Have you thought about consolidating your student loans?
When you graduate from college, reality hits you quick. The student loan payments never seem to stop. You feel overwhelmed because you’re trying to find a job that pays well enough to live a fun life while the bills keep on showing up.
How do you deal with student loans? Should you consolidate your student loans?
Before I dig into the topic of debt consolidation loans for college graduates allow me to give you guys the basics of it.
Student debt consolidation is the process of combining several loans/debts into a lower monthly payment that usually follows with a lower interest rate.
College graduates usually have a 6 month grace period after their graduation where the loan payments don’t kick in. Once the 6 months are up, you’re usually required to start paying back all of your student loans. When college graduates are having issues with repaying their student debt then they have the option of obtaining a debt consolidation loan.
Many of the readers have been asking me questions. Some of the questions I respond to within seconds. Others require some research. I spent a few hours last night researching tips on debt consolidation loans for college students.
The result is the following list of general advice on dealing with a student debt consolidation loan:
Debt consolidation loans will simplify your finances.
Student debt consolidation loans are known for making your debt repayment easier. In fact it will also simplify your monthly finances. If you have 3 or more separate student loans then this may be too much paper work for your to deal with. If you consolidate your student loans you’ll only have to make one monthly payment. You busted your butt for 4 years in college so you deserve some sort of financial buffer as you go through your 20s.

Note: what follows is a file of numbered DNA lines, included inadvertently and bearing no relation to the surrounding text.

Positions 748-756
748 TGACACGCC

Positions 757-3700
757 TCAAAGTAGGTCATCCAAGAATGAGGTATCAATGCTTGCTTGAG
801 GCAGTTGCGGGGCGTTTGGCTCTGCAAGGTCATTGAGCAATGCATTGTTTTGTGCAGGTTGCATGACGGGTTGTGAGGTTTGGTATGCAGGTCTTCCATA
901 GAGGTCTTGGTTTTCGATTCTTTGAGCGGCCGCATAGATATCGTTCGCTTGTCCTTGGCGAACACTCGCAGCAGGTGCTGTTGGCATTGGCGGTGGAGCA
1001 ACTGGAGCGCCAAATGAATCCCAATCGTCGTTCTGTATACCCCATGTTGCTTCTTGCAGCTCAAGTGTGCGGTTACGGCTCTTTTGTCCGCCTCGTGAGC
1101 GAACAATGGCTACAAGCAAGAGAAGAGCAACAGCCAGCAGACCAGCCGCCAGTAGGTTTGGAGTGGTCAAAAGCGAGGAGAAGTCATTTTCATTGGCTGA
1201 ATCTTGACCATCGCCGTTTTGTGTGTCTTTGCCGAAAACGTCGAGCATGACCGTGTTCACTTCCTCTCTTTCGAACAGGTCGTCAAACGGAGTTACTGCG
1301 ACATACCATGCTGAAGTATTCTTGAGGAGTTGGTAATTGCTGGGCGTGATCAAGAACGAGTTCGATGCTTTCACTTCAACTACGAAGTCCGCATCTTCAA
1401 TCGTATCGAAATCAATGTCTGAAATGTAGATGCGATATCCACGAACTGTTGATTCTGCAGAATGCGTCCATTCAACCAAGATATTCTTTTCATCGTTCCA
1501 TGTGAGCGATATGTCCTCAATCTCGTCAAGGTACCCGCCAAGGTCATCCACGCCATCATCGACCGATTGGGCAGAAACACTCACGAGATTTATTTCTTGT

There are issues with consolidating dederal student loans.
One interesting piece of information that I learned about student debt consolidation loans is that some federal loans can not be mixed in and consolidated with certain private loans. You really can’t find out this information until you fill out your application for the debt consolidation loan. Just be warned ahead of time and don’t expect the student debt consolidation loan to be your almighty savior.
Debt consolidation is not ideal for everyone.
Smart debt consolidation will allow you have some breathing room while you search for the perfect job. However, if you’re making your student debt payments every month without any worry then debt consolidation is not ideal for you.
Consolidating student loans is ideal for those that are struggling to make their monthly payments and losing sleep over the issue. If you have a steady income and you are fairly aggressive with your student debt repayment then you should continue on this track instead of consolidating your student loans. Further reading on if you should do a debt consolidation loan.
Consolidating your student loans will lower your payments but…
The debt consolidation loan repayment plan will likely end up costing you more in the long run.